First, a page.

” The Sea Rebel ”
March 7, 2013 • 1,369 views
THE SOUTH SEAS
The South Seas was a term that struck terror to many sailors in the early days of wooden ships sailing the globe. Not just because of the perils involved but the length of time such voyages entailed. When ships left the ports of England, Spain and the Netherlands for the South Seas these men knew that they would be gone for years and not just months and days.
The names of some of these captains have become legendary. People like James Cook, Abel Tasman and William Bligh. While most of the islands, especially the smaller ones, were uninhibited some were not. The ancient Polynesians had journeyed there before them and settled in some of the most remote spots on Earth.
As my ship the Pacific Princess left the port of Callao, Peru on February 7, 2013 we too set sail through the South Seas on our way to Australia. Our first planned stop was at the world renowned Easter Island, famous for its stone heads. It is 2,033 nautical miles to Easter Island from Callao, Peru. Many on board thought that landing there might be the highlight of the voyage. It was not to be. Easter Island, like the Falklands, and various other locations is one of those places that are sometimes unsafe to land. So it was for us that day (2/12/2013) as the large swells prevented us from tendering ashore. So it was on to Pitcairn Island.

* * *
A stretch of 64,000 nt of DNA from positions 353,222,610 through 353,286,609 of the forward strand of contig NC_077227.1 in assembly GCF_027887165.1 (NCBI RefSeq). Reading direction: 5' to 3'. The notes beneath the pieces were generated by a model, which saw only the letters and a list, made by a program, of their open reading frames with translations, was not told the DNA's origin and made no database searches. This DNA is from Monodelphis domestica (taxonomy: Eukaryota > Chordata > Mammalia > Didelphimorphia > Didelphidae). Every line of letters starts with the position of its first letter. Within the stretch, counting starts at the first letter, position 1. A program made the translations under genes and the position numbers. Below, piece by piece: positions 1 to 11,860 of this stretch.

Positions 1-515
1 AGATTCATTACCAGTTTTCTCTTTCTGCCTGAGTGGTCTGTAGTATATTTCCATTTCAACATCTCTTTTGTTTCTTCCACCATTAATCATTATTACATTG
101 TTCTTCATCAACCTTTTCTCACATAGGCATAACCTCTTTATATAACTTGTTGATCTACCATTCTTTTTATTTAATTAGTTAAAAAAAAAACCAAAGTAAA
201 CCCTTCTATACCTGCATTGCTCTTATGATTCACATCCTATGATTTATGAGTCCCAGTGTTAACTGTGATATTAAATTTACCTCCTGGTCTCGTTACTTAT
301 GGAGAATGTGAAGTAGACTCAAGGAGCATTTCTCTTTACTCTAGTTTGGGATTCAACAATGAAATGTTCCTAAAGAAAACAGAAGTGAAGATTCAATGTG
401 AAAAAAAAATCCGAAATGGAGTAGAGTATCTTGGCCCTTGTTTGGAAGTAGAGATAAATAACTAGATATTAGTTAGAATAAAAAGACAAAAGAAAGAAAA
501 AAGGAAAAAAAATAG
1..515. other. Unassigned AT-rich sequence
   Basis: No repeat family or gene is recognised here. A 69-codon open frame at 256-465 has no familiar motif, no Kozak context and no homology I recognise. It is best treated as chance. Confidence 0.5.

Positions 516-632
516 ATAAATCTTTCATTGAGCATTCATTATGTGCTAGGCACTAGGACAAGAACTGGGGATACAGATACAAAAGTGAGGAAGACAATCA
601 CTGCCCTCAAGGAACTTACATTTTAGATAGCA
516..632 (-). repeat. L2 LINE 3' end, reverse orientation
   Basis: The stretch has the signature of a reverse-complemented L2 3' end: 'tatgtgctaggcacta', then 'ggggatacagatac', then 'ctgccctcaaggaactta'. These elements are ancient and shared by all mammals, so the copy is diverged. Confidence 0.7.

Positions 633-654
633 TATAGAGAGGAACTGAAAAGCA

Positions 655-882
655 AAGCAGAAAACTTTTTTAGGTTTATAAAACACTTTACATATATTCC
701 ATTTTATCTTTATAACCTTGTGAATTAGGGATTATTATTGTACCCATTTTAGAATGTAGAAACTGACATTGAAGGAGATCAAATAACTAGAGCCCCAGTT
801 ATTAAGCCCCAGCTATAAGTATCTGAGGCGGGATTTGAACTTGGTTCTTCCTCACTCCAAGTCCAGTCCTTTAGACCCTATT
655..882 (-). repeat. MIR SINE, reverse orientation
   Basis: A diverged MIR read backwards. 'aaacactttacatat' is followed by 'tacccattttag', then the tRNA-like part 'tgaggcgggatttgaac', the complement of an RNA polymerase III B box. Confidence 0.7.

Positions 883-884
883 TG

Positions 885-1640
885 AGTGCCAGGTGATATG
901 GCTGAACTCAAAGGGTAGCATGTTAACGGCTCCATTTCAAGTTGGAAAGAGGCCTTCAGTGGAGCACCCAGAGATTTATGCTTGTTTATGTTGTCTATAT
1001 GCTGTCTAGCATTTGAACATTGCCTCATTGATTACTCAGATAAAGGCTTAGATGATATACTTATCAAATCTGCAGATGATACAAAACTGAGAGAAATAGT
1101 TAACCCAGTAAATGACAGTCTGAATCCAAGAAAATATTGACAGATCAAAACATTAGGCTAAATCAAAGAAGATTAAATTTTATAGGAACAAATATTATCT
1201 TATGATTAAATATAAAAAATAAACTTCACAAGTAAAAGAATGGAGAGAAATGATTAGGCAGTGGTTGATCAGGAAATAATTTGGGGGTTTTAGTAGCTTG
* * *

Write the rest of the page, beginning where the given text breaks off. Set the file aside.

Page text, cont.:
1117 nautical miles later we were at Pitcairn Island. Pitcairn Island, of Mutiny on the Bounty fame, is very small. When we arrived there on February 15, 2013 only 50 people were living there (only 8 of which were children). About 30 of them came in a small boat from the island and visited with us and sold us items (their honey is some of the best on Earth). I met Jacqui Christian, a 7th generation descendant of Fletcher Christian of the Bounty. It would be 1,188 more nautical miles before we would finally reach landfall at Papeete, Tahiti.
On February 19, 2013 we reached Tahiti. Tahiti is as beautiful as they all say, although after that many days at sea and that many miles our views might be a little distorted. The Arahoho Blowhole is certainly worth seeing.
2,215 more nautical miles later we reached Auckland. Auckland is the largest city in New Zealand. Auckland reminded me of San Diego and nearby Devonsport reminded me of Coronado — civilization at last.
The vastness of the South Seas is daunting and to think that people did it in small wooden boats centuries before is truly amazing.
Now we headed for Tasmania.